Speculations are rife that the once harmonious relationship between the Nigerian movie industry, Nollywood and its counterpart, Ghana’s Ghollywood, is currently under threat as the movie marketers under the aegis of Film, Video Producers and Marketers Association of Nigeria (FVPMAN) have placed an embargo on Ghanaian films with effect from the end of this month.
The association has also resolved to halt the distribution of films produced by non-professionals. It insists that if such film(s) must be distributed at all, its right of ownership should be transferred to its members on negotiation.
The FVPMAN chairman, Onitsha branch, Mr. Uzo Godson Nwosu, who confirmed this development to HVP, said this position was taken after the association’s general meeting last weekend in Onitsha.
According to him, the decision became necessary following the position taken by their Ghanaian counterparts who have banned the distribution of Nigerian films in their country long time ago.
His words, “starting from the first week of August, no Ghanaian film will be allowed to enter the Nigerian market again. We have resolved that no Ghanaian film will be distributed within our controlled market. Our Ghanaian counterparts have long stopped distributing our films in their country, and given this development, we have no choice than to reciprocate the gesture.” FVPMAN boss stated.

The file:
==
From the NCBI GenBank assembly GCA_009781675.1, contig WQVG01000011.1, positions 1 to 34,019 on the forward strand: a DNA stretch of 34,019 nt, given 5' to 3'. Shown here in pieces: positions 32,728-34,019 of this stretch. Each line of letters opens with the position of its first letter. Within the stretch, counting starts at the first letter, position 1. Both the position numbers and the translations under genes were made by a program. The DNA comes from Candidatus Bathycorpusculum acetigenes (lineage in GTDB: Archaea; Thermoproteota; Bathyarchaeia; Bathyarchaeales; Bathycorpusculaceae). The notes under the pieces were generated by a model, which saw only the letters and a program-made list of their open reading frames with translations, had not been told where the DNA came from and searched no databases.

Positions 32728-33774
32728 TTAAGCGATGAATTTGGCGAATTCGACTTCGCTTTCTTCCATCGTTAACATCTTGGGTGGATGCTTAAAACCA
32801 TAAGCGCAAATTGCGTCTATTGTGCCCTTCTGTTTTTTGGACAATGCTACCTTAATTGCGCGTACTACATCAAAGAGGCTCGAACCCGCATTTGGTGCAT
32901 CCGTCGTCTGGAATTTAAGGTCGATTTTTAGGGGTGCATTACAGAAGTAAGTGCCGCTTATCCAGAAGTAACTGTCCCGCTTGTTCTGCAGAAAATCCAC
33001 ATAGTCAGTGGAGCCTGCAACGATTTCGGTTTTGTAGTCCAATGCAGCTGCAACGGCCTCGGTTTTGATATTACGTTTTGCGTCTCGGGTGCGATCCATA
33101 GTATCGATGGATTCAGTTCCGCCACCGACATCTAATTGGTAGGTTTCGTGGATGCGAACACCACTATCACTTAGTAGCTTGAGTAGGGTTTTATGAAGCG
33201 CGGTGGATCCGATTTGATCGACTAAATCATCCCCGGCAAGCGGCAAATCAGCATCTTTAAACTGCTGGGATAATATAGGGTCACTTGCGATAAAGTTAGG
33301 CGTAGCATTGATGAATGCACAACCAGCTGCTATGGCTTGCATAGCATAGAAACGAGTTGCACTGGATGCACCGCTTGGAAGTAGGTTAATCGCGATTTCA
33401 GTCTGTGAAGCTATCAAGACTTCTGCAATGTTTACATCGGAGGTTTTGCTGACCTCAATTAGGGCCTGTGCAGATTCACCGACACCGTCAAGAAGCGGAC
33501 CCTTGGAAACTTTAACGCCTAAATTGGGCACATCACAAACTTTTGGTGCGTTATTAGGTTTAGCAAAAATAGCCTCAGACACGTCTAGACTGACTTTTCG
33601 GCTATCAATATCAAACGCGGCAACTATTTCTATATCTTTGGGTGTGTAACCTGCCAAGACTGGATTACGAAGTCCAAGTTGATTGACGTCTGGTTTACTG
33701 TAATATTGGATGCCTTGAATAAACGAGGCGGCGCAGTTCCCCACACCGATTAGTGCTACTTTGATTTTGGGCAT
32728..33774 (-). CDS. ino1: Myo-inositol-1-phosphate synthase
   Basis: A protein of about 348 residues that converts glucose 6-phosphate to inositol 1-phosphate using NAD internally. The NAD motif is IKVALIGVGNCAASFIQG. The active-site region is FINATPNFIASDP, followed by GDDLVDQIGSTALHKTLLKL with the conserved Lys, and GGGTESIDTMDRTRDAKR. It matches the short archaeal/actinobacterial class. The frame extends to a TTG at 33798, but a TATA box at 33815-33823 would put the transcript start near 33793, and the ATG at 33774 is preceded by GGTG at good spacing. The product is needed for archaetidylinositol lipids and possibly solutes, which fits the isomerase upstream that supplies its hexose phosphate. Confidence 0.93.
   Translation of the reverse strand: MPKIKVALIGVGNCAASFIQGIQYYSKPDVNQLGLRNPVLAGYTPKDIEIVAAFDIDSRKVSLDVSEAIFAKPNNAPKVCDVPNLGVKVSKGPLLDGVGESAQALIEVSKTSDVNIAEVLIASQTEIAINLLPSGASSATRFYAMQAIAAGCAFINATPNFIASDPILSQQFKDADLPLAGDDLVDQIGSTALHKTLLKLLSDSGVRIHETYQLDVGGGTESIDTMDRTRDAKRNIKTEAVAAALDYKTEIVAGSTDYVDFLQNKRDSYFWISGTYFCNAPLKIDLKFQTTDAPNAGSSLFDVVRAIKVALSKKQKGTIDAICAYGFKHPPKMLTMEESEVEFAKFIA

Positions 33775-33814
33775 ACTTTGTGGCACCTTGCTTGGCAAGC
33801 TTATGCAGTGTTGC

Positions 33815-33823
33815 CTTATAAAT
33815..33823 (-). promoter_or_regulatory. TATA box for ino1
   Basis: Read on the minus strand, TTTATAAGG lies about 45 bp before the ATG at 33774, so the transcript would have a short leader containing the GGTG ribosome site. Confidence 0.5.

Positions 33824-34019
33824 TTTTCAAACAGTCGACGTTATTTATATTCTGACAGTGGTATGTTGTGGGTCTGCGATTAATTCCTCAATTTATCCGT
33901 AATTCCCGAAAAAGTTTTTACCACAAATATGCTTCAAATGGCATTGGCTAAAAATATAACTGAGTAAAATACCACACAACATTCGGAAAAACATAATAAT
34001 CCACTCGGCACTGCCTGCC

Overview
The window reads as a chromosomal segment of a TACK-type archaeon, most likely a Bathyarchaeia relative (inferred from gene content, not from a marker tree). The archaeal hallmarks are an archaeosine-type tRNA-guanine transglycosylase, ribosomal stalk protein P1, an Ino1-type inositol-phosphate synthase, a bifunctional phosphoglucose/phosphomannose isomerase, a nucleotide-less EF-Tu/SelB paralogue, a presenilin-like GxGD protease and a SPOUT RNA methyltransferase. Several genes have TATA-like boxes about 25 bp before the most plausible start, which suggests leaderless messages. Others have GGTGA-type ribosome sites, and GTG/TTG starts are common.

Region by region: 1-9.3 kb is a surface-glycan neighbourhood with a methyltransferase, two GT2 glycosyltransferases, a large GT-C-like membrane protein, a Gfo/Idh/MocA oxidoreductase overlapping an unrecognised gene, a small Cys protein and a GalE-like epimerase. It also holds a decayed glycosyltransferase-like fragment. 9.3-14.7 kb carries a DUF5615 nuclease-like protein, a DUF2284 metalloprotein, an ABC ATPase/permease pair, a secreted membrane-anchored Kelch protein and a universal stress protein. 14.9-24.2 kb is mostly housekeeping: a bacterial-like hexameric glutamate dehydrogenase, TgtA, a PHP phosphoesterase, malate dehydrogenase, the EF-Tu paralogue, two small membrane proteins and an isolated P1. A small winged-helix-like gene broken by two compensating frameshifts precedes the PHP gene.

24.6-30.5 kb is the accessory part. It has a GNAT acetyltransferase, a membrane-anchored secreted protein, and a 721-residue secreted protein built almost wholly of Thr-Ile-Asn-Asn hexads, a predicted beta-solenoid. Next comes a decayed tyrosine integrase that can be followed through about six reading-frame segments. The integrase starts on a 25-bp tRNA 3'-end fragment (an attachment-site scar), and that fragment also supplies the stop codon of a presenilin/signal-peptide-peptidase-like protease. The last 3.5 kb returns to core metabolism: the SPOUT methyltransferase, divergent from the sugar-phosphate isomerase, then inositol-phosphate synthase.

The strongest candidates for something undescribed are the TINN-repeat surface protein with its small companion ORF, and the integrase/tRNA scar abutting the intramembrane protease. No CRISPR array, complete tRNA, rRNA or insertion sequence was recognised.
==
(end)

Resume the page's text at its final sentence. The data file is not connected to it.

Nwosu who is also the Chief Executive Officer of Guinks Investment, said any of their members who failed to comply with this new order will either be prosecuted or have his goods confiscated by the association.
The marketer said the association is finalising plans to storm Ghana any moment from now, particularly to confront those local television stations who are illegally airing Nigerian films without obtaining permission from the right owners.
Also, given the problem associated with “second tier market” (where a producer is compelled to observe a three-month grace before releasing his film into the market in a large quality), Nwosu said the association has decided to reversed the trend.
Film owners, according to him, are now free to release their films into the market without necessarily observing the mandatory three months grace before doing so.
They will also be required to obtain censors’ board and copy right commission’s documents in addition to registering the film with the sum of N10,000 with the FVPMAN.
“In order to move the association forward, we have resolved to address the problem of second tier market.” FVPMAN boss further stated.**